numerator of the formula for the variance is the sum of square deviations (SS) from the mean.
SS are a good way to summarise the level of variability around a mean, and we can use a
similar approach here (Fig. 2). A further property of SS is that they are additive. So,
SSTot = SSG + SSE
where
SSTot = Total Sum of Squares
SSG = Group Sum of Squares (also known as the Treatment SS)
SSE = Error Sum of Squares
First, let us estimate the Total Sum of Squares. This is the total deviation of the dataset from
the overall mean (Fig. 2). Even though we dont know the true overall mean, we can estimate
it by pooling all the observations from all the groups and then taking their mean, y . So,
k

ng

SSTot ( ygi y )2
g 1 i 1

Mathematical Biology IA

University of Cambridge

M. Castle

In the meerkat dataset, the overall mean is 572.6. The sum of squared deviations from the
overall mean (SSTot) is

2

## ... 678 572.6 24343.0

[All figures are rounded to 1 decimal place (DP). It is convention to give summary statistics to
an accuracy of 1 DP more than the accuracy of the original data, which in the meerkat
example were to zero DP].

## Fig. 2: ANOVA Sums of Squares

SSTot

Weight (g)

700

600

Deception Valley
Kuruman River

500

400
0

10

12

Observations

SSE

700

700

600

600

Weight (g)

Weight (g)

SSG

500

500

400

400
0

Observations

10

12

10

12

Observations

We now need to consider the Group Sum of Squares (SSG). What we want to know here is how
much variability in the dataset comes from the fact that the group means are different from
the overall mean. Again we dont know exactly what g is, but we can take the mean for each

Mathematical Biology IA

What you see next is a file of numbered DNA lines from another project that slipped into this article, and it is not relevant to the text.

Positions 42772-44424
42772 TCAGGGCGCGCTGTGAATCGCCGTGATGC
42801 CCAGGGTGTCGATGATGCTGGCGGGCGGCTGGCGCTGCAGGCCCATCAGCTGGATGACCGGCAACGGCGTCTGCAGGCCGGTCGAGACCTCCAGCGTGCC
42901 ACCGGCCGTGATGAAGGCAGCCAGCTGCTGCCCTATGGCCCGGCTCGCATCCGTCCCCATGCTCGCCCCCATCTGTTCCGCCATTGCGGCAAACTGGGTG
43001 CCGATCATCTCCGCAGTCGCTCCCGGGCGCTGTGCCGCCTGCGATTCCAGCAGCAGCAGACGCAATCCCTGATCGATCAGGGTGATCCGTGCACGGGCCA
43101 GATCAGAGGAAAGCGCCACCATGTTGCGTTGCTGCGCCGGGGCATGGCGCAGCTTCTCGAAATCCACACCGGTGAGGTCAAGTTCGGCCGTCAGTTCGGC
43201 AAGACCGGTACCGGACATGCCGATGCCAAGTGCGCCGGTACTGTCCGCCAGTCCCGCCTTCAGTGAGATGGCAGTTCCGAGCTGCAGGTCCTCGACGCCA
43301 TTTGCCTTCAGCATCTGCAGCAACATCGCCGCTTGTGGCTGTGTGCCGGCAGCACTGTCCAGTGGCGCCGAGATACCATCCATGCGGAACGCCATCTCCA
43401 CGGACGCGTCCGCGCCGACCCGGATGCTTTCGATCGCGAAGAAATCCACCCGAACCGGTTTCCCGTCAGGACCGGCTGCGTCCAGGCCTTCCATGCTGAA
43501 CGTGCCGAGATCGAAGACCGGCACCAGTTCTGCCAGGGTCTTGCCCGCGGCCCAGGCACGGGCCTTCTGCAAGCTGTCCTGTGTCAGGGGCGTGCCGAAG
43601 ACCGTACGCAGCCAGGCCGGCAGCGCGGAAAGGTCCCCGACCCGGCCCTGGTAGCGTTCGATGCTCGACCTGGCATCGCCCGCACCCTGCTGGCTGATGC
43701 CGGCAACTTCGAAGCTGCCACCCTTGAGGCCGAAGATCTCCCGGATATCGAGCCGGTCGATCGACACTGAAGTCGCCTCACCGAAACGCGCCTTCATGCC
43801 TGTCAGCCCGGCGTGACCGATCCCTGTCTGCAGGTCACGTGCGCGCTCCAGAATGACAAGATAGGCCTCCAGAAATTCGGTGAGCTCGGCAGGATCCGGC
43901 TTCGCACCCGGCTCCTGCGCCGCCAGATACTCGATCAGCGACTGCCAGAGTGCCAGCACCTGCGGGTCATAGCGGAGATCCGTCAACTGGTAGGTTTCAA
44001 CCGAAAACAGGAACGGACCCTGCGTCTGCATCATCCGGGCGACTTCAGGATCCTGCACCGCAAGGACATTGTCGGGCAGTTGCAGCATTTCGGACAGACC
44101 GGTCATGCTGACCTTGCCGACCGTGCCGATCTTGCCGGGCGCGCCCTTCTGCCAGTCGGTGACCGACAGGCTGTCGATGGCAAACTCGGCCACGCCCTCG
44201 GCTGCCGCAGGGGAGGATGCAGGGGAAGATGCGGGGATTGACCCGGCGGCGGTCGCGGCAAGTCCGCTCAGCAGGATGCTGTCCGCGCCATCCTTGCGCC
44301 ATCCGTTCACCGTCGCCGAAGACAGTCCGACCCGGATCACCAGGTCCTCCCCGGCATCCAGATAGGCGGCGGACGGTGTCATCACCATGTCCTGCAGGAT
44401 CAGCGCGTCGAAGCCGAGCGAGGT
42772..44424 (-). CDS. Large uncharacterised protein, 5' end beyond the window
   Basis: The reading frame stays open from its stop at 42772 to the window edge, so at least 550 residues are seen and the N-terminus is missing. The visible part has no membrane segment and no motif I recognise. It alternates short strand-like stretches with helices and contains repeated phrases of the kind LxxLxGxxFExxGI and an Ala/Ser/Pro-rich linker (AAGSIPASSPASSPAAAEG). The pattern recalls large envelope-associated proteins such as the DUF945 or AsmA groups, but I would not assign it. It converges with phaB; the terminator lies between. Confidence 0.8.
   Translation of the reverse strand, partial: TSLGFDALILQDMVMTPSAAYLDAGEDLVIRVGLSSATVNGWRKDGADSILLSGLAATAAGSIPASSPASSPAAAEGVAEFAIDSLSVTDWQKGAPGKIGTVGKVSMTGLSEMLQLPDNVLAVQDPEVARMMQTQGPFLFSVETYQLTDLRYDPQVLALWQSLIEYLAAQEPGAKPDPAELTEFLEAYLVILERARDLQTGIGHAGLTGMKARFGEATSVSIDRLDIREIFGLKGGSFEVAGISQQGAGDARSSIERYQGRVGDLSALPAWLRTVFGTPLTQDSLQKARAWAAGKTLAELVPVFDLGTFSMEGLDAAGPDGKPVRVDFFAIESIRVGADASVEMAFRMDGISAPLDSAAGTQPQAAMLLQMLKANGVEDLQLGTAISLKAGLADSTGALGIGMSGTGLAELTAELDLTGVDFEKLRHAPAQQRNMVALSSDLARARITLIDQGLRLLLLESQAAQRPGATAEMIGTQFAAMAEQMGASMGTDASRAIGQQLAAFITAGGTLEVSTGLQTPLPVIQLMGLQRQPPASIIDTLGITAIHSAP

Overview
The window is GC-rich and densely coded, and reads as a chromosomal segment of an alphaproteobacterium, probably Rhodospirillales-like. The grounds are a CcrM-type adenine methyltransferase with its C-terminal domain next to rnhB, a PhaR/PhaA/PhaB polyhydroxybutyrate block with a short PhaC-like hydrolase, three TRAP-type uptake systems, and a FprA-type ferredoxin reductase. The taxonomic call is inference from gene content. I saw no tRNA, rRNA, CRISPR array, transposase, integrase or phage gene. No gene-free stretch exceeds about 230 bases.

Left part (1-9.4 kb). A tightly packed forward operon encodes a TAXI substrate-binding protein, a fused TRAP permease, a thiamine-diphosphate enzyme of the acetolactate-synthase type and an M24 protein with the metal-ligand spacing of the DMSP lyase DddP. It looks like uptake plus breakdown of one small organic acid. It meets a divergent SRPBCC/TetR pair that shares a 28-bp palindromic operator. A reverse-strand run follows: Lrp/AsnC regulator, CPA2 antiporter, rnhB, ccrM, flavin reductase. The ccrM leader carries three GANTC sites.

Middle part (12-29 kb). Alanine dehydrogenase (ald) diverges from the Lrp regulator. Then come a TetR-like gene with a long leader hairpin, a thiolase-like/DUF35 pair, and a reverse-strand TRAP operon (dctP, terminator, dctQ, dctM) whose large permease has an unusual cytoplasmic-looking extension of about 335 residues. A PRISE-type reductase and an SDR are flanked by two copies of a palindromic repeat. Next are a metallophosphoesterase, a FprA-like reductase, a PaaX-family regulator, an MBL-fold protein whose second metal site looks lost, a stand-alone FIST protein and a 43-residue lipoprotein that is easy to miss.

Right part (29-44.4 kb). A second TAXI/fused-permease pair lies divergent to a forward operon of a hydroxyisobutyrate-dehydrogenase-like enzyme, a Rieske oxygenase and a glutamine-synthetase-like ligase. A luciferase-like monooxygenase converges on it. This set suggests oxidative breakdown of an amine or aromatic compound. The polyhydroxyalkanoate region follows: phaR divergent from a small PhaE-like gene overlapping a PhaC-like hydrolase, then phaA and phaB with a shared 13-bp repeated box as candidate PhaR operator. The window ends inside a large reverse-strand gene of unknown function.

University of Cambridge

M. Castle

group y g (which is our best estimate of g ). Now we can estimate the amount of
deviation due to the group effect as
k

ng

SSG ( y g y )2 ng y g y
g 1 i 1

g 1

In the meerkat example, the mean for Deception Valley, y1 , is 542.7, and the mean for
Kuruman River, y2 , is 602.5. Since the sample size is 6 for both groups (n1 = n2 = 6), we have

## SSG 6 (542.7 572.6)2 6 (602.5 572.6)2 10740.1

Finally, we need to estimate the amount of variation in the data due to the random error (i.e.
those random deviations due to individual effects). Since our best estimate of g is y g ,
we can write:
k

ng

SS E ( y gi y g )2
g 1 i 1

## For the meerkat example,

SSE (514 542.7)2 ... (531 542.7)2 (624 602.5)2 ... (678 602.5)2 13602.8
Now that we have created estimates of the components of variance, we can use them to test
our null hypothesis. As usual, we need to say how confident we are that our results do not
deviate from the H0 simply as a result of random chance. The obvious approach here is to say
that, if SSG is a rather large proportion of SSTot, then the null hypothesis that all groups are
similar is unlikely to be true. We can rephrase this as saying that, if the amount of variance
accounted by the group effect is large in comparison to the amount of variance due to error
(keep in mind that SSTot = SSG + SSE), then the group effect is likely to be real (i.e. significant).
At this stage, you might be tempted to simply compare SSG with SSE. However, note that we
obtained the different sum of squares using very different amount of information. The SSG
referred to a small number of estimates (the group means) compared to the overall mean,
whereas the SSE is the sum of a large number of individual deviations (we compared all data
points to their respective group means). So, to compare the variance components, we first
need to standardise them according to the number of parameters involved (i.e. the amount
of information).
We need to develop a standardisation parameter that allows to compare SS. This parameter
is called the degrees of freedom (usually denoted as df), and it obviously related to the